- Avoid Overhunting: Do not overhunt lionfish in a single dive. Limit the number of lionfish you catch to what you can safely handle and process.
- Practice Good Buoyancy: Maintain excellent buoyancy control to avoid inadvertently damaging the reef or stirring up sediment, which can harm marine life.
- Dispose Responsibly: Once you’ve caught lionfish, carefully place them in your Zookeeper. Do not release them back into the water, as they are invasive and harmful to the ecosystem.
- Report Your Catch: If applicable, report your lionfish catch to local authorities or organizations involved in lionfish management to contribute to data collection efforts.
In the Unlikely Event of a Lionfish Sting
While lionfish stings are rare, it’s essential to know how to respond if you or someone you are diving with is stung. Lionfish have venomous spines that can cause pain, swelling, and even more severe reactions in some cases. Here’s how to respond to a lionfish sting:
- Signal for Help: Notify your diving buddy or group immediately if you are stung.
- Remove Spines: If the spines are still embedded in the skin, carefully remove them with tweezers or a clean, sterile tool. Be cautious not to break the spines, as this can release more venom.
- Clean the Wound: Rinse the affected area with warm water to help alleviate pain and reduce the risk of infection.
- Pain Management: Over-the-counter pain relievers like ibuprofen or acetaminophen can help with pain and swelling. However, if you experience severe symptoms, seek medical attention promptly.
- Seek Medical Help: If the pain and swelling worsen or if you have an allergic reaction to the venom, seek medical assistance immediately.
Consult Local Lionfish Experts
Before embarking on a lionfish hunting adventure in Curaçao, it’s crucial to consult with local and responsible dive shops or organizations dedicated to lionfish management, such as Lionfish Caribbean.
These experts can provide valuable insights, tips, and up-to-date information on how to hunt lionfish safely and responsibly, hunting locations, safety measures, and environmental conservation efforts.
Start Planning your Next Caribbean Adventure
Knowing how to hunt lionfish safely and responsibly in Curaçao is not just an exciting underwater activity but also a crucial step in protecting the island’s marine ecosystems. By using a pole spear and adhering to the top 10 safe hunting practices, including the use of a Zookeeper, you can contribute to the control of the invasive lionfish population while preserving the delicate balance of Curaçao’s underwater world.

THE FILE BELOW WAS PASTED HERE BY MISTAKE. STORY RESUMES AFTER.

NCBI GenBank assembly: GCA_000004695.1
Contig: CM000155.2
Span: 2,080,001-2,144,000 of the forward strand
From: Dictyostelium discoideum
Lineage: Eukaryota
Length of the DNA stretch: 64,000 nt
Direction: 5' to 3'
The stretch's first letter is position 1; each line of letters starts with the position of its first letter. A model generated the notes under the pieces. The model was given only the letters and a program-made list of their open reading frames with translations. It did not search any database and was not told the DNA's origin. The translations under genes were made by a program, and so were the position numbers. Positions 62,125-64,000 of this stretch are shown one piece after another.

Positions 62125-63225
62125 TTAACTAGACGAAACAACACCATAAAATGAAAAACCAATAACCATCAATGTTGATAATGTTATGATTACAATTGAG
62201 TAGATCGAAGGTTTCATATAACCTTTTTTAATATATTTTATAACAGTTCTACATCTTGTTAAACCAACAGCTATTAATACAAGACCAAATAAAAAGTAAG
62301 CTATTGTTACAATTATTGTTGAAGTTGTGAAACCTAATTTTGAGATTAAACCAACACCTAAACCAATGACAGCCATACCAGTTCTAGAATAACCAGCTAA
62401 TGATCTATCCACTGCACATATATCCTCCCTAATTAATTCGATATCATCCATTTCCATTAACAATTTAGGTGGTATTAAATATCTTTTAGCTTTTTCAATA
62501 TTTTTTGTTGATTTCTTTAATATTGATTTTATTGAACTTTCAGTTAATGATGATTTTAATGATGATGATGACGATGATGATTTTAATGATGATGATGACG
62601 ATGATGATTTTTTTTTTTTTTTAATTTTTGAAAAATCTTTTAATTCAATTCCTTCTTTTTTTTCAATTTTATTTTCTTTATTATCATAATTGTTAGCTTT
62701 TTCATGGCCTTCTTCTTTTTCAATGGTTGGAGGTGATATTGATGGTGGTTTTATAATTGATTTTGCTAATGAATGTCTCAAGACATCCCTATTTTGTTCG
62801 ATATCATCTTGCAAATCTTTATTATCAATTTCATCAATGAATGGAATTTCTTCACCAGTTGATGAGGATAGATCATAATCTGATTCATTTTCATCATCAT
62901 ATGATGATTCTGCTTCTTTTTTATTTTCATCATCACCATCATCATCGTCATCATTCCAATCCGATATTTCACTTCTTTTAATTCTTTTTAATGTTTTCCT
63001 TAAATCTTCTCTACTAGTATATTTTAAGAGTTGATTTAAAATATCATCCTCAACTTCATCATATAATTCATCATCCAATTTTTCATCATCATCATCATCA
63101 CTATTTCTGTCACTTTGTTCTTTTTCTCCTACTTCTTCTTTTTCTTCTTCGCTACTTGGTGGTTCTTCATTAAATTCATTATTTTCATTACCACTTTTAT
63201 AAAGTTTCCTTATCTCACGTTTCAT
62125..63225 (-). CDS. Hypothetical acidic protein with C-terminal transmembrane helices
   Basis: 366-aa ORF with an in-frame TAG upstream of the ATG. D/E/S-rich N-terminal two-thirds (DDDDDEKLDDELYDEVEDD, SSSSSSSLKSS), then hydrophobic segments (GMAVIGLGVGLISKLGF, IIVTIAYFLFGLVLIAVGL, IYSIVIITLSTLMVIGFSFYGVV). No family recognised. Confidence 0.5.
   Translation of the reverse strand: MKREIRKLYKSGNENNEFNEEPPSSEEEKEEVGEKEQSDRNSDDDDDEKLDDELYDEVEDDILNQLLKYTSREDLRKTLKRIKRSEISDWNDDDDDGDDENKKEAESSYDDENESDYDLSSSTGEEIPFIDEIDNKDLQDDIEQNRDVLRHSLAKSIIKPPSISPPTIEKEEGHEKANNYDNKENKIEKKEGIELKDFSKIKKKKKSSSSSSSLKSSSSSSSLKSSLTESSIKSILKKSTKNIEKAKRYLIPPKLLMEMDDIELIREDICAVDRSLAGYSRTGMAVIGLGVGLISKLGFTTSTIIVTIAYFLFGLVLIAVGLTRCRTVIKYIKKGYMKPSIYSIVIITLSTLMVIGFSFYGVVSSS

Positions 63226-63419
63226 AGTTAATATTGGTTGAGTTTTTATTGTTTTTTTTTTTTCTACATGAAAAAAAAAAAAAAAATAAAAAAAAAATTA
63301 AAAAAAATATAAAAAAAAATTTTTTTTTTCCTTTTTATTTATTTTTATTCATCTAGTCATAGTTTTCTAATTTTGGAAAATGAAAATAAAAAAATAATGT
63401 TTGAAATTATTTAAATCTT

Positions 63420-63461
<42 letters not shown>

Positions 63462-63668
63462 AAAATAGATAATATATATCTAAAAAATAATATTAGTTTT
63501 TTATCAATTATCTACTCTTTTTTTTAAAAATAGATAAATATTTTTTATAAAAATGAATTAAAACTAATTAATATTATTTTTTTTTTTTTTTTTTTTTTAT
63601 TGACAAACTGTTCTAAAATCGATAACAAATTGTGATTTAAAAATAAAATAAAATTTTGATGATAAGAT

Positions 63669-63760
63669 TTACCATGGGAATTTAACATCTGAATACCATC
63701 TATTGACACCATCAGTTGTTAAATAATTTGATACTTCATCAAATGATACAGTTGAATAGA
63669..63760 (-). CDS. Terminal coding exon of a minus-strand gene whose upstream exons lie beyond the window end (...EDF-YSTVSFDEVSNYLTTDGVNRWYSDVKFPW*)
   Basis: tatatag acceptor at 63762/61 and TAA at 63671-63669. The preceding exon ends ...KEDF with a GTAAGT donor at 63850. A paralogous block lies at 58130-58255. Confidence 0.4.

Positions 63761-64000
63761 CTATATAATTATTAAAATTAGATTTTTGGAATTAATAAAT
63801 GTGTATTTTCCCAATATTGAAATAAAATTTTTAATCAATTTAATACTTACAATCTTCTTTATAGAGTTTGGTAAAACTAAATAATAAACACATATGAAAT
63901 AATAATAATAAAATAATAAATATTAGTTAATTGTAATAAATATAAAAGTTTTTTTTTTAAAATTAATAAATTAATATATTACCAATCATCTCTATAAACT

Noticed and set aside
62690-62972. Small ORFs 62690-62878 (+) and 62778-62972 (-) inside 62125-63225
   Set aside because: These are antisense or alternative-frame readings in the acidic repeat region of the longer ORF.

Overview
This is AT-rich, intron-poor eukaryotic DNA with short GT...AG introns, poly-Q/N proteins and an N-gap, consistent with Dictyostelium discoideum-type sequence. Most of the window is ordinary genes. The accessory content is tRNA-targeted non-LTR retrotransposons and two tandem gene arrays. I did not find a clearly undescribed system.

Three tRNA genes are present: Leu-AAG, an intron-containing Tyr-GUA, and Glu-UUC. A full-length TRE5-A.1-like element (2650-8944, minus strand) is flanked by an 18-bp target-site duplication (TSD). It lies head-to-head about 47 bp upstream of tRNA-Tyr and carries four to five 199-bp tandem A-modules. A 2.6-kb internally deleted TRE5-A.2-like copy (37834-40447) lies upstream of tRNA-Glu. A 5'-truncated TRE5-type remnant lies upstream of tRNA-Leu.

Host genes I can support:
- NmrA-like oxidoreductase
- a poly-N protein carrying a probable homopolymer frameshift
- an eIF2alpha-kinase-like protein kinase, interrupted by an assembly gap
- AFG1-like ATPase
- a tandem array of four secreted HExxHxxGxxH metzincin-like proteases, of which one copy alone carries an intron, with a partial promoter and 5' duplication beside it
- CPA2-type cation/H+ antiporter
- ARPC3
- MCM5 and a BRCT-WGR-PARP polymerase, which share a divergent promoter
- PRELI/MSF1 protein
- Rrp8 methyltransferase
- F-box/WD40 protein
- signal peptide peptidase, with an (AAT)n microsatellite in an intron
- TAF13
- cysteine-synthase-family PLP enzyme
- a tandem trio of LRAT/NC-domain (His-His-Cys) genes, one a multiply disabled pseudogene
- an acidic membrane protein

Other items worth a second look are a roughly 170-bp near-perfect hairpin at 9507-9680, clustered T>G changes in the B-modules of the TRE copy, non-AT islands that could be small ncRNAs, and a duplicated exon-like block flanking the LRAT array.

Remember that safety should always be your top priority when diving and hunting lionfish. In the unlikely event of a lionfish sting, knowing how to respond can make all the difference. By consulting with local experts and following ethical and legal guidelines, you can enjoy a rewarding and responsible lionfish hunting experience while safeguarding the beauty of Curaçao’s marine environment for generations to come. Please always dive safely and responsibly, and together, we can make a positive impact on Curaçao’s underwater world while learning how to hunt lionfish effectively.
SCUBAPRO Free Octopus Promotion 2023
Free Octopus with every purchase of a SCUBAPRO regulator system
Just in time for the festive season, divers can save money again with the FREE OCTOPUS winter promotion! Until December 31st SCUBAPRO offers one of the two new Octopus models S270 or R105 for free with every purchase of a regulator system!
The S270 OCTOPUS is free with purchase of a MK25 EVO/D420 or MK19 EVO/D420, MK25 EVO/S620Ti or MK19 EVO/ S620Ti in INT or DIN versions. A R105 OCTOPUS is free with purchase of a MK25 EVO/S600 or MK17 EVO/S600, or MK25 EVO/G260 or MK19 EVO/G260 or MK19 EVO BT or MK25 EVO BT/ G260 CARBON BT in INT or DIN versions.
SCUBAPRO offers a 30-year first owner warranty on all regulators, with a revision period of two years or 100 dives. All SCUBAPRO regulators are of course certified according to the new European test standard EN250-2014.
Available at participating SCUBAPRO dealers. Promotion may not be available in all regions.
Find an authorized SCUBAPRO Dealer at scubapro.com.
More information available here: SCUBAPRO Free Octopus Promotion 2023